On using the comments section

If you have been a regular Metblog reader, you will notice that along with the slight dip in the number and quality of posts, there has been an alarming and utterly deplorable increase in the number of abusive comments on the site.

We can do something about the quality of posts. They do occasionally fall. Not all posts, as you would understand, are great. Some are good, some only so-so. You may have even felt that some are down right bad.

We are constantly at work on improving the quality. That is something we can do, and if you ask me, often do effectively. If you can think of any ways to improve this blog, please make your suggestions. You can always use the story suggestions tool or the comments section for this.

Here at Metblogs, we have a no comments deletion policy. Since we have some respect for the Internet, we don’t want to delete anything from it. As far as I know (and I have been around since the beginning), nothing ever has been deleted from this blog.

If you are an abusive commentator, this policy should, no doubt, excite you. Seeing all the abuses you make against the author of the post, your fellow commentator, and ultimately yourself, appear on this blog must surely be a gratifying experience.

The no deletion policy will remain in place. Comments will not be deleted, modified or monitored in any fashion. It is the hardest to show restrain while enjoying absolute freedom. We would like the comments section to be an extension of what the authors says in the post. Please do consider helping us keep the comments section a place where fruitful debate occurs.

40 Comments so far

  1. Nilu (unregistered) on November 20th, 2007 @ 9:02 am

    What drivel. David already deletes comments that tell him his posts are illogical — though theyb don’t have a single abusive word.

  2. Parthasarathy (unregistered) on November 20th, 2007 @ 9:42 am

    It is a good thing to hsve a blog dedicated to Chennai, moles and all. Having said that, the comments and commentators, just as the writer should be respected for the interest shown.

    The debates here are benign, compared to some other blogs. Debate just shows human nature.

    I would suggest a model like http://www.chowk.com, where anyone can write to the editorial board and get an article published, unlike this one where you have to live with the apartheid of its ‘writers’ and ‘commentators’.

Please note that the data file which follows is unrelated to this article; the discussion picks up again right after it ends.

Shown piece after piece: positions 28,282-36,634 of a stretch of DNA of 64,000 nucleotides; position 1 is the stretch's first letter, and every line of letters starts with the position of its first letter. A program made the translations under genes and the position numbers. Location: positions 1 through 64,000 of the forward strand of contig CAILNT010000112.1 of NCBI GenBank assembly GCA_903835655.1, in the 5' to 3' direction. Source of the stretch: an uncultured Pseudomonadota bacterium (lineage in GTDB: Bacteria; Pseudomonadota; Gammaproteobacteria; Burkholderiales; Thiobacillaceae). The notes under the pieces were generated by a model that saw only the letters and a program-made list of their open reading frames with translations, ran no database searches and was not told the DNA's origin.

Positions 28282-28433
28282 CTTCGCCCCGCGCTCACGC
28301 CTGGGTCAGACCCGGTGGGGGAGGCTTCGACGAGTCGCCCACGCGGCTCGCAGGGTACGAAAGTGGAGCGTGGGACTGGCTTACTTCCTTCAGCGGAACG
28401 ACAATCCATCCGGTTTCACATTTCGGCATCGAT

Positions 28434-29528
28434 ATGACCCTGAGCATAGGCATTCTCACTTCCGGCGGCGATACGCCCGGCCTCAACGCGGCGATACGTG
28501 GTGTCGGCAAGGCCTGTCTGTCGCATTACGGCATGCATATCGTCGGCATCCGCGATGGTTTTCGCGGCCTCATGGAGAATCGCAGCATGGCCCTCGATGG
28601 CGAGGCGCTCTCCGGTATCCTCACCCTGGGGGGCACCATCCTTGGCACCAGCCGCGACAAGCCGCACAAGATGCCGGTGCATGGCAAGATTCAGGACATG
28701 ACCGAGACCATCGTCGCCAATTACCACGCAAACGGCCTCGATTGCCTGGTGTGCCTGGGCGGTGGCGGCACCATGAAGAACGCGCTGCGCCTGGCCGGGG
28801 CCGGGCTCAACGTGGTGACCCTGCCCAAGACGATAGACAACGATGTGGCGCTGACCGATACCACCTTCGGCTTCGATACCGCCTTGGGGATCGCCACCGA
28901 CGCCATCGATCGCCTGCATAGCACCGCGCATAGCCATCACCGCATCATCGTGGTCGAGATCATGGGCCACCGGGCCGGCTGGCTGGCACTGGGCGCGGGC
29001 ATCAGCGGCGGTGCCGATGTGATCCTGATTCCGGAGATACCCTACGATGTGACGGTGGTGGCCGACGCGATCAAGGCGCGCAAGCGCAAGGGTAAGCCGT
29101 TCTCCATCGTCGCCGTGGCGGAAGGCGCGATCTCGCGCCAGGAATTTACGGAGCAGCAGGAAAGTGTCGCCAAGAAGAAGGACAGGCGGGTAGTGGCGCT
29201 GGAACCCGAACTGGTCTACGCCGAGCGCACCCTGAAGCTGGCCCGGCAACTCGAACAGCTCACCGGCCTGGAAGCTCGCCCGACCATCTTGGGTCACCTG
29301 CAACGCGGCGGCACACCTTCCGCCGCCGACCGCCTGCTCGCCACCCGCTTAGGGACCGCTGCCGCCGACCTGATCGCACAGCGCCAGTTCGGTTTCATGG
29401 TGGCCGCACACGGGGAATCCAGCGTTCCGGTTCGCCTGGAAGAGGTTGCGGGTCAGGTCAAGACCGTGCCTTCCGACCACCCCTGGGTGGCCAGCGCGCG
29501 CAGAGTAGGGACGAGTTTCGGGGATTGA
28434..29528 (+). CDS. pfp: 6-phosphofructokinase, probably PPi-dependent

3. Navinan (unregistered) on November 20th, 2007 @ 1:21 pm

    I would like some one to write a blog about the language issues in Chennai on my recent visit I was
    quite disheartened to listen to see how people are treated when the speak in the official language of this state. People are to egotistical here and not proud of there language it seems.

  4. tsk tsk (unregistered) on November 20th, 2007 @ 4:38 pm

    I agree with Nilu. Its not as if all the authors do not delete any of the posts.

    We may create a fish market here, on our disagreements or biased views of each other. Be it rhetoric, propoganda, abuse, extension, disagreement, agreement, salutation .. or whatever , an individuals freedom of speech is something that is sacred – even if it is not to anothers personal taste.

    Dissent is a vital part of democracy and you should keep it that way. Authors too have all sorts of varied ideals and biased views. Many of the authors and commentators display signficantly polar opinions , hence they will attract dissent from their peers.

    Many a times, there is agreement to the quality of a post as well.You will also notice that commentators too have preferences – certain blogs do not attract any comments whereas others attract all sorts of comments.

    Besides, i dunno why you the authors have to take it so personally. In terms of being able to create an argument on your blog.. you the author, are the winner.

  5. Karthik (unregistered) on November 20th, 2007 @ 7:12 pm

    It would be good if you guys can report more on activism and social issues in chennai. Unlike my initial impression, you do have a variety of people. But somehow its still not representative in terms of interest. Predominant topics – Vintage Chennai, Events, Traffic, Nostalgia, Coffee Houses. In one of my other moods, I would be saying thats crap. “Real” chennai is more than just all these nice things. Especially given that you have a few “journalists” amidst you. You have an aspiring filmmaker on your list. But how many posts have we had about the state of tamil cinema? If people lack time, you can switch to a model like the commenter suggested above. Obviously, there is lot more happening in Chennai in terms of issues and you guys are uniquely positioned to do so. For example, where’s the city going in terms of urban planning? how bad is the economic divide? how are the suburbs faring in terms of growth? how are traditional industries and industries other than IT? the issue of losing our identity, the issue of the environment and how chennai is faring. I am sure its running on your heads but it better be on this blog.